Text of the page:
Thursday, July 1, 2010

The "Healthy" Maine GOP

I don't agree with everything in this Politico article. But the broad point is certainly one worth airing. Not that it will get much play in the Maine media.

Stung by a series of setbacks on must-pass legislation, Democrats think they've found a culprit: local tea party influence in the home states of usually reliable moderates.

In a span of just a few days, Maine Republican Sens. Susan Collins and Olympia Snowe have forced Democrats to dramatically scale back an unemployment benefits and tax bill, and they were part of a small coalition that effectively killed a bank tax tucked into a major Wall Street overhaul bill.

Democrats believe their positioning is no coincidence if one looks at what's going on back in Maine.

The Maine Republican Party has moved fiercely to the right with a new party backed by tea partiers, and GOP voters nominated a gubernatorial candidate who emerged as a tea party favorite. More pressing for Snowe, however, is that some conservative activists want to find a primary challenger to run against her in 2012.


"It's getting increasingly difficult," Senate Majority Whip Dick Durbin (D-Ill.) said, when asked about rounding up moderate GOP votes. "And I think Maine is going through its own transformation and challenge within the Republican Party. And I think that's a factor."

Montana Democratic Sen. Max Baucus, the Finance Committee chairman, said "different senators vote the way they do--who knows all the constellations and reasons." And while he said he wasn't sure about the Maine moderates’ motivations to hold firm against the tax extenders bill, he said he “heard” from others that home-state politics were a factor.

In interviews with POLITICO, Snowe, Collins and Murkowski all rejected the idea that shifting politics back home would change their votes in the Senate, saying they were concerned about the costs and provisions in the proposed legislation...

Yet there's no denying that the Maine Republican Party is in a different place these days.

In May, the Maine Republican Party adopted a platform that praises the tea party movement and calls for an investigation into the "collusion between government and industry in the global warming myth," a "freeze" of stimulus funds, a rejection of all treaties with the United Nations, elimination of the Department of Education, steps to abolish the Federal Reserve and an assertion that health care is not a right...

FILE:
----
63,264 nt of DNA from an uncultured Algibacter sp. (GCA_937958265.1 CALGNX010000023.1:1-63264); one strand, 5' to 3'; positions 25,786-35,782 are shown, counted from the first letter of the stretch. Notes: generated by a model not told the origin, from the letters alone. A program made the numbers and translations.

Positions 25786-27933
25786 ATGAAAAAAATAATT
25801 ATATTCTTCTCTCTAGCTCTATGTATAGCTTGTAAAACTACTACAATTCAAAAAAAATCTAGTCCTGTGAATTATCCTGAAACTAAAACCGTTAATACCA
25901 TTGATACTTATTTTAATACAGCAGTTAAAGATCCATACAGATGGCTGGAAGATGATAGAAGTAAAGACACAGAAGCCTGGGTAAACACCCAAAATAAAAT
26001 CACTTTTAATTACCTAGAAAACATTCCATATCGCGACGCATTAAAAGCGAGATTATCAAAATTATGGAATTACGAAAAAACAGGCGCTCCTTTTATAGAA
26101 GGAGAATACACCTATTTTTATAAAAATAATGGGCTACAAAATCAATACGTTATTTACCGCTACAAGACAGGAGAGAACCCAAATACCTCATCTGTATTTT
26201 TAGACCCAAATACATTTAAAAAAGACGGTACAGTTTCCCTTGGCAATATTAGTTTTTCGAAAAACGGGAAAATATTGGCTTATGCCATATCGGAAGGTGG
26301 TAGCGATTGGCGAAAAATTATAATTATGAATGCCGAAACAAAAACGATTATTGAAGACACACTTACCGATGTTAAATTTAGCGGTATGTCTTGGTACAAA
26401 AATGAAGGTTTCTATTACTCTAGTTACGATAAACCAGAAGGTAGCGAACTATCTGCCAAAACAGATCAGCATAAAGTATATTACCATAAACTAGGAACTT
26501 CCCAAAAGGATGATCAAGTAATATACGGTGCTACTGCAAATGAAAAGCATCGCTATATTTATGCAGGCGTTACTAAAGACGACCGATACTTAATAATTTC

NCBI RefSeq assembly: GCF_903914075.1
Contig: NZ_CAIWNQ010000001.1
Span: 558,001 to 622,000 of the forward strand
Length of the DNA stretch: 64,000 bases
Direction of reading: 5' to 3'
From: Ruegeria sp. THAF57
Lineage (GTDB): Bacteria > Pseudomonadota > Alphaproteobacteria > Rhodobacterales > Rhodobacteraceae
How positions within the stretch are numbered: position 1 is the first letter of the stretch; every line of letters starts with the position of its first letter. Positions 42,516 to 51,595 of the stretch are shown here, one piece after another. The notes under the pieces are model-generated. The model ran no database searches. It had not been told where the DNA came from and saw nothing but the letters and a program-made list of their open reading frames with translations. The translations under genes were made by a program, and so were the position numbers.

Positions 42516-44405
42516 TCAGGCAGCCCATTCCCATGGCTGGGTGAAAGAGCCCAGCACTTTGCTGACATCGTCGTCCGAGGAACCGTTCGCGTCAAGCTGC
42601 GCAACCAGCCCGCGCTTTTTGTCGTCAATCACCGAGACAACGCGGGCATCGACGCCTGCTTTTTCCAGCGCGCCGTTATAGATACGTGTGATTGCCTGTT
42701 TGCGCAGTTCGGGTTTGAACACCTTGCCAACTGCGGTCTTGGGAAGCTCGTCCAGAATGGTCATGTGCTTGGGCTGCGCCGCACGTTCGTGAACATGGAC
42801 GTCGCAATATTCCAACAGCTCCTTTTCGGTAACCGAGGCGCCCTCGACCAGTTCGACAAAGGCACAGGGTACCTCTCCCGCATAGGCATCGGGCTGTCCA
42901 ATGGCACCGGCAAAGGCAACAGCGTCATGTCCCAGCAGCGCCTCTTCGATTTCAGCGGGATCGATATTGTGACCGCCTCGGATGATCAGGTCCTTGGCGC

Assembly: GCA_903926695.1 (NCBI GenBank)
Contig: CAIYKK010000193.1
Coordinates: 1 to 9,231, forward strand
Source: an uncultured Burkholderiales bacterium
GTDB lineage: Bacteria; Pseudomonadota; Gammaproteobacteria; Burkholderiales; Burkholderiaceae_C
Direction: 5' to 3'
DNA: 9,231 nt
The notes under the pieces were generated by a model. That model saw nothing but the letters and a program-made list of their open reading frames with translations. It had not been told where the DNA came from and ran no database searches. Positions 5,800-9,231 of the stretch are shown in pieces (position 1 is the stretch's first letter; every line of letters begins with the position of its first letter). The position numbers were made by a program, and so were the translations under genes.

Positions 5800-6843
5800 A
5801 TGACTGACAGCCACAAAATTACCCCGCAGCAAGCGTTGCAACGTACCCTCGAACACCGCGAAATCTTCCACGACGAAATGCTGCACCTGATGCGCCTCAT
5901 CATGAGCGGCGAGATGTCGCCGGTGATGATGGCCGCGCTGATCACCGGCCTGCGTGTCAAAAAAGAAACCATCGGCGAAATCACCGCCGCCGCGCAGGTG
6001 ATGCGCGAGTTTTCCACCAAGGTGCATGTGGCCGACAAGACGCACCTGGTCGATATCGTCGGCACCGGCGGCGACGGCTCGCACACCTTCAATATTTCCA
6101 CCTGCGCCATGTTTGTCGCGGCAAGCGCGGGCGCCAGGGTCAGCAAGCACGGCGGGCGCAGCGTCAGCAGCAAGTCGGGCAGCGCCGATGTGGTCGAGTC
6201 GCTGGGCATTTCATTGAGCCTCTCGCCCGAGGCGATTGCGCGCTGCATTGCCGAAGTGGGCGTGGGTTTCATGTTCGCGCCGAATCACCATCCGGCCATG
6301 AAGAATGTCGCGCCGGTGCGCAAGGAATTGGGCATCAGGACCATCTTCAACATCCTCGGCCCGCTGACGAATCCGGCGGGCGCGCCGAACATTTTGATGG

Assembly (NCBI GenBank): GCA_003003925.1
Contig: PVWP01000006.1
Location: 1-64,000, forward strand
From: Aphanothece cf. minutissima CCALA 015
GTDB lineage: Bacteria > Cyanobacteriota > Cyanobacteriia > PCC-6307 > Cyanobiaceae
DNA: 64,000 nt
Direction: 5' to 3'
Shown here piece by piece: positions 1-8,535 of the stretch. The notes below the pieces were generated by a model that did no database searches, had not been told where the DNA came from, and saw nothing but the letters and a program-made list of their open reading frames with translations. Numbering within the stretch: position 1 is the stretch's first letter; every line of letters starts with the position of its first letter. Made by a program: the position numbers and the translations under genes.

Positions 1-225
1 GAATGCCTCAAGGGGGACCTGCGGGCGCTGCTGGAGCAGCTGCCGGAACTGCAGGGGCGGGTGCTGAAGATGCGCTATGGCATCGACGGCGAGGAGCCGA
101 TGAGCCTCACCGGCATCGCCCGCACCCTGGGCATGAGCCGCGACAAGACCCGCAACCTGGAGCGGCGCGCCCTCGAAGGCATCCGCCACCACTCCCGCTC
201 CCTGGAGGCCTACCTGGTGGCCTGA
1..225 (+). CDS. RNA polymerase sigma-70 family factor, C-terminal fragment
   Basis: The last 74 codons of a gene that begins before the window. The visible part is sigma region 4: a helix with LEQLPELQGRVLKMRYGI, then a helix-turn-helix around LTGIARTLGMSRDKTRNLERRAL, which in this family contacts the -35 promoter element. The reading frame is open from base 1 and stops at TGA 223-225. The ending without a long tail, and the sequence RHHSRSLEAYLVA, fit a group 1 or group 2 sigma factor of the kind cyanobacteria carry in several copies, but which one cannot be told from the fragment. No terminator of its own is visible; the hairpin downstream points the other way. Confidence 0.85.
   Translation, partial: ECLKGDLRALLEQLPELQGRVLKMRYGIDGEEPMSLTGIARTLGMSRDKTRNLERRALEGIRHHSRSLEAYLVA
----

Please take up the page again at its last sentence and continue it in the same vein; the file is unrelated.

In an interview, Collins hailed the GOP’s gubernatorial primary in her state, saying it turned out the largest number of voters in nearly 60 years, claiming it was a sign of the "health" of the state party. The energy behind the party platform, she said, was the result of anxiety about jobs and an antipathy toward the Democratic-controlled state Legislature.

Asked if her state’s Republican Party was squeezing out moderates, Collins said: "Not at all. Look, there were several moderate candidates who ran for governor. The party in Maine is a big-tent party, and we are united and concerned about spending."


Snowe, up for reelection in 2012 for a fourth term, is already being targeted by tea party groups in her state that cite her support for an early version of Democratic health care legislation and her decision to vote for the $787 billion stimulus--as Collins did, too.

"She will have an opponent in the primary--I guarantee it," Andrew Dodge, a coordinator for the Maine Tea Party Patriots, said of Snowe.


In an interview, Snowe said she was not worried about talk of facing a primary challenge in 2012.

"I’m sure many people have a lot of conversations," Snowe said. "My concern is solving problems for the nation, as I have for the time that I've been here, so I wouldn’t worry about that."


Lisa K. said...

I called Olympia Snowe's office asking when she was going to put out a statement concerning the Maine GOP platform, and was told she is far too busy with federal matters to comment on local politics.

This governor's race is going to be very interesting...

Contrapositive said...

Thanks for that info, Lisa. I think 2012 may prove to be pretty interesting, too.